Other updates released Tuesday included one that quashed four bugs in the .Net development framework, which is bundled with every edition of Windows; another in Windows' kernel-mode driver that affected Vista, Windows 7, Windows 8 and Windows RT; and others that addressed vulnerabilities in System Center Operations Manager and the Open Data (OData) protocol.
Today's patches didn't end with Microsoft. Several other vendors also delivered updates. Adobe, for example, again patched Flash Player, the media software baked into Google's Chrome and Microsoft's IE10. And Mozilla pushed out Firefox 18, the newest edition of its every-six-weeks browser.
Among the torrent of patches, one not offered today was for the IE6, IE7 and IE8 zero-day bug that hackers have been exploiting since at least Dec. 7.
Neither Storms nor Miller thought Microsoft could wait until the next round of scheduled updates on Feb. 12, five weeks from today, to patch the IE bug -- not with reports of attacks coming from additional compromised websites, as well as claims by Exodus Intelligence that it's crafted exploits that sidestep both workarounds Microsoft has urged customers to use until a patch is provided.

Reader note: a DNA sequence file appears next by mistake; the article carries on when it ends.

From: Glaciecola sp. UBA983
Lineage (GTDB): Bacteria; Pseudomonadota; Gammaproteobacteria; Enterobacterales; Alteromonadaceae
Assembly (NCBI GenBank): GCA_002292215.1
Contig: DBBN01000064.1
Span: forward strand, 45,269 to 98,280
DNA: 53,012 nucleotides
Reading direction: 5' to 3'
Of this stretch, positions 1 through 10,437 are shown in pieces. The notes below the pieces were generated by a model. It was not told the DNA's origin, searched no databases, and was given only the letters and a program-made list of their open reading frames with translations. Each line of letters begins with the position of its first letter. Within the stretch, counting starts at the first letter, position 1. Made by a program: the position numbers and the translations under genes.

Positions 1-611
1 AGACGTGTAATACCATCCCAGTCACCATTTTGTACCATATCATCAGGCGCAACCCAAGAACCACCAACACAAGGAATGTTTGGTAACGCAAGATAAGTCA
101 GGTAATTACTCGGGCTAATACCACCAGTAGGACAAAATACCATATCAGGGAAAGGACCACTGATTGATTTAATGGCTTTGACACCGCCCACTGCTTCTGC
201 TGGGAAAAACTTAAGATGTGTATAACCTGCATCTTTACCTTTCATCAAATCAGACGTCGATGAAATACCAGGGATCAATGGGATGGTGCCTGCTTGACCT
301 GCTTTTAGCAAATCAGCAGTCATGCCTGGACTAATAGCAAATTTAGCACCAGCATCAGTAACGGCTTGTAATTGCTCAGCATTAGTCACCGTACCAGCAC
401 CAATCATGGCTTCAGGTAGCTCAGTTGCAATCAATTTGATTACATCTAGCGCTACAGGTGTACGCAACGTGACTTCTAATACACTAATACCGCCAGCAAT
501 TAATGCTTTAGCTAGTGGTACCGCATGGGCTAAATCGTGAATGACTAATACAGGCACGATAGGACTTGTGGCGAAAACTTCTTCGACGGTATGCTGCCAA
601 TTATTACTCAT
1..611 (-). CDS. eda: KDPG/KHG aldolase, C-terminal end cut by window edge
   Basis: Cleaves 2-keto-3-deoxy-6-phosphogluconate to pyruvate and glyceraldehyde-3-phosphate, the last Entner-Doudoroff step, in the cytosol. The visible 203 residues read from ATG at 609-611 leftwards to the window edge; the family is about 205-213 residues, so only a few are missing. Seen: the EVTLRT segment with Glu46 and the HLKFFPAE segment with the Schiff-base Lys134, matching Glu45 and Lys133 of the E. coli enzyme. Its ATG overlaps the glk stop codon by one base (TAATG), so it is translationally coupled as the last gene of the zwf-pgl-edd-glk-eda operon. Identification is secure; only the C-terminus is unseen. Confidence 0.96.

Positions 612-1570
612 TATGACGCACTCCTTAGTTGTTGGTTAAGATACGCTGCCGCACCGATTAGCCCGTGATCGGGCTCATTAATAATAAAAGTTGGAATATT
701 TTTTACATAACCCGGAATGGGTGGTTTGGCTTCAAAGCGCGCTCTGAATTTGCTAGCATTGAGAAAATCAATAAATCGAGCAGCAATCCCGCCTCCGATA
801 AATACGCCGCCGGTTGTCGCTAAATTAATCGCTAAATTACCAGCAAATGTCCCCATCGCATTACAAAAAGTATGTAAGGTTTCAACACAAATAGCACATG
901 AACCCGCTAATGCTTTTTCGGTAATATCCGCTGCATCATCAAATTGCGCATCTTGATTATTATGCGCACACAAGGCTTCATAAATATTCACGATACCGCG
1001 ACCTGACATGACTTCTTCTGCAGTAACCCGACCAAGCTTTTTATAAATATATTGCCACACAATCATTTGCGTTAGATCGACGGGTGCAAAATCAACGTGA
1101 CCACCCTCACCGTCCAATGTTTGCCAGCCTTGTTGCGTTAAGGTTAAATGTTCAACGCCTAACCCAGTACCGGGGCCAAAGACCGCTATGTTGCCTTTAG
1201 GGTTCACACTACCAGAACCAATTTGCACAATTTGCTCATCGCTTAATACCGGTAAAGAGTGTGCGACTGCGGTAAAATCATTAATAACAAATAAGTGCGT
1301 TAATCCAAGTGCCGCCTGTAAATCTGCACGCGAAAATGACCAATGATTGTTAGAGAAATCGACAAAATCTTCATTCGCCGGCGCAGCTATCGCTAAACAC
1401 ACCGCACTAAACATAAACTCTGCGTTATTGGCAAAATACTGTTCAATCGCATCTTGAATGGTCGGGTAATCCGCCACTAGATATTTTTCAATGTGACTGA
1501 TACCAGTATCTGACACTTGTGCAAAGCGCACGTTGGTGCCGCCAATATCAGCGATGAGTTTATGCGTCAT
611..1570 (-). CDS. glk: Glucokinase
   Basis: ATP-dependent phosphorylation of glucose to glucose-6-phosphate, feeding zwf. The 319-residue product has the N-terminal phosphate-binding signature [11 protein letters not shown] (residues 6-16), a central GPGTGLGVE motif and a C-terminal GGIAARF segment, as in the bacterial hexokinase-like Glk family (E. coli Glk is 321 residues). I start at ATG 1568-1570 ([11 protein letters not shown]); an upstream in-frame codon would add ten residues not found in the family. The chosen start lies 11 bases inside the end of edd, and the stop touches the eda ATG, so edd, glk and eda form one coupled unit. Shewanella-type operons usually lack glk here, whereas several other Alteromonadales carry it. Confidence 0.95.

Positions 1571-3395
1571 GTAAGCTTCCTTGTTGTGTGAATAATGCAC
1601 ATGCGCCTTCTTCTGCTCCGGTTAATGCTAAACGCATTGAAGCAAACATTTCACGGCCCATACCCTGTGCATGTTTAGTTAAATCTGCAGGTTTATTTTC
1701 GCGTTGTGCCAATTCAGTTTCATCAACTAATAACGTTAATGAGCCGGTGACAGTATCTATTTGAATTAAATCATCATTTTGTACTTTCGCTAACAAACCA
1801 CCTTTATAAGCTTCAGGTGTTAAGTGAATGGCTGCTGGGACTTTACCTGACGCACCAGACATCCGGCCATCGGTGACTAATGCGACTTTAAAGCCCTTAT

"I wouldn't be surprised if they go 'out-of-band,'" said Storms, using the term for an emergency update. "They won't want to wait for five weeks, and there's enough pressure on them now to work on an out-of-band."
"They will go out of band on this," asserted Miller. "Windows XP users can't get to IE9, and there are a lot still running XP. I think they'll [have a patch] as soon as next week, and no later than two weeks."
IE9 and IE10 do not contain the bug, which according to Symantec, was used by the Elderwood group for cyber espionage. But because IE9 won't run on Windows XP, those customers are stuck with a vulnerable browser. Data from Web analytics company Net Applications puts XP's online usage share at 39% in December, meaning nearly four out of every 10 personal computer users runs the aged OS.
January's security updates can be downloaded and installed through the Microsoft Update and Windows Update services, as well as via WSUS (Windows Server Update Services), the de facto patching mechanism for businesses.